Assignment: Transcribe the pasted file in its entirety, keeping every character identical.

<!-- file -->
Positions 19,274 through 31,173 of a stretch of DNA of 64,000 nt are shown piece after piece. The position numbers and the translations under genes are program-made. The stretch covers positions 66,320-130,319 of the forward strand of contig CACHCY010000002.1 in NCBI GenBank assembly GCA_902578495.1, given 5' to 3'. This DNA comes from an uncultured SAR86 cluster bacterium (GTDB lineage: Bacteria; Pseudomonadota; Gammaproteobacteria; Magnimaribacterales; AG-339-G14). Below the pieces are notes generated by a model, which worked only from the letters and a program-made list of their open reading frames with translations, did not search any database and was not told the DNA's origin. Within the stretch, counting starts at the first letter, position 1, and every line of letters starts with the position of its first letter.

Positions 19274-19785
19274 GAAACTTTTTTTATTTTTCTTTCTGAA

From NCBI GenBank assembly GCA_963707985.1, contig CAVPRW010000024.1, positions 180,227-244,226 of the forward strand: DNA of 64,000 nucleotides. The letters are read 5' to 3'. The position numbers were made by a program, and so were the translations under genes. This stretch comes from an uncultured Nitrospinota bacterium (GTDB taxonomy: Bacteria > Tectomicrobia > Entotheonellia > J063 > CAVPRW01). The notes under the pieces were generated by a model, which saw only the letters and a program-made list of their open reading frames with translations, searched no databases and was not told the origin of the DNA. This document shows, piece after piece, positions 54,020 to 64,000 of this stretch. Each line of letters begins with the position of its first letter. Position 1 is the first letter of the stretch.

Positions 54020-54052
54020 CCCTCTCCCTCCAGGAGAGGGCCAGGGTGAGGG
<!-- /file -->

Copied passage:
Positions 19,274 through 31,173 of a stretch of DNA of 64,000 nt are shown piece after piece. The position numbers and the translations under genes are program-made. The stretch covers positions 66,320-130,319 of the forward strand of contig CACHCY010000002.1 in NCBI GenBank assembly GCA_902578495.1, given 5' to 3'. This DNA comes from an uncultured SAR86 cluster bacterium (GTDB lineage: Bacteria; Pseudomonadota; Gammaproteobacteria; Magnimaribacterales; AG-339-G14). Below the pieces are notes generated by a model, which worked only from the letters and a program-made list of their open reading frames with translations, did not search any database and was not told the DNA's origin. Within the stretch, counting starts at the first letter, position 1, and every line of letters starts with the position of its first letter.

Positions 19274-19785
19274 GAAACTTTTTTTATTTTTCTTTCTGAA

From NCBI GenBank assembly GCA_963707985.1, contig CAVPRW010000024.1, positions 180,227-244,226 of the forward strand: DNA of 64,000 nucleotides. The letters are read 5' to 3'. The position numbers were made by a program, and so were the translations under genes. This stretch comes from an uncultured Nitrospinota bacterium (GTDB taxonomy: Bacteria > Tectomicrobia > Entotheonellia > J063 > CAVPRW01). The notes under the pieces were generated by a model, which saw only the letters and a program-made list of their open reading frames with translations, searched no databases and was not told the origin of the DNA. This document shows, piece after piece, positions 54,020 to 64,000 of this stretch. Each line of letters begins with the position of its first letter. Position 1 is the first letter of the stretch.

Positions 54020-54052
54020 CCCTCTCCCTCCAGGAGAGGGCCAGGGTGAGGG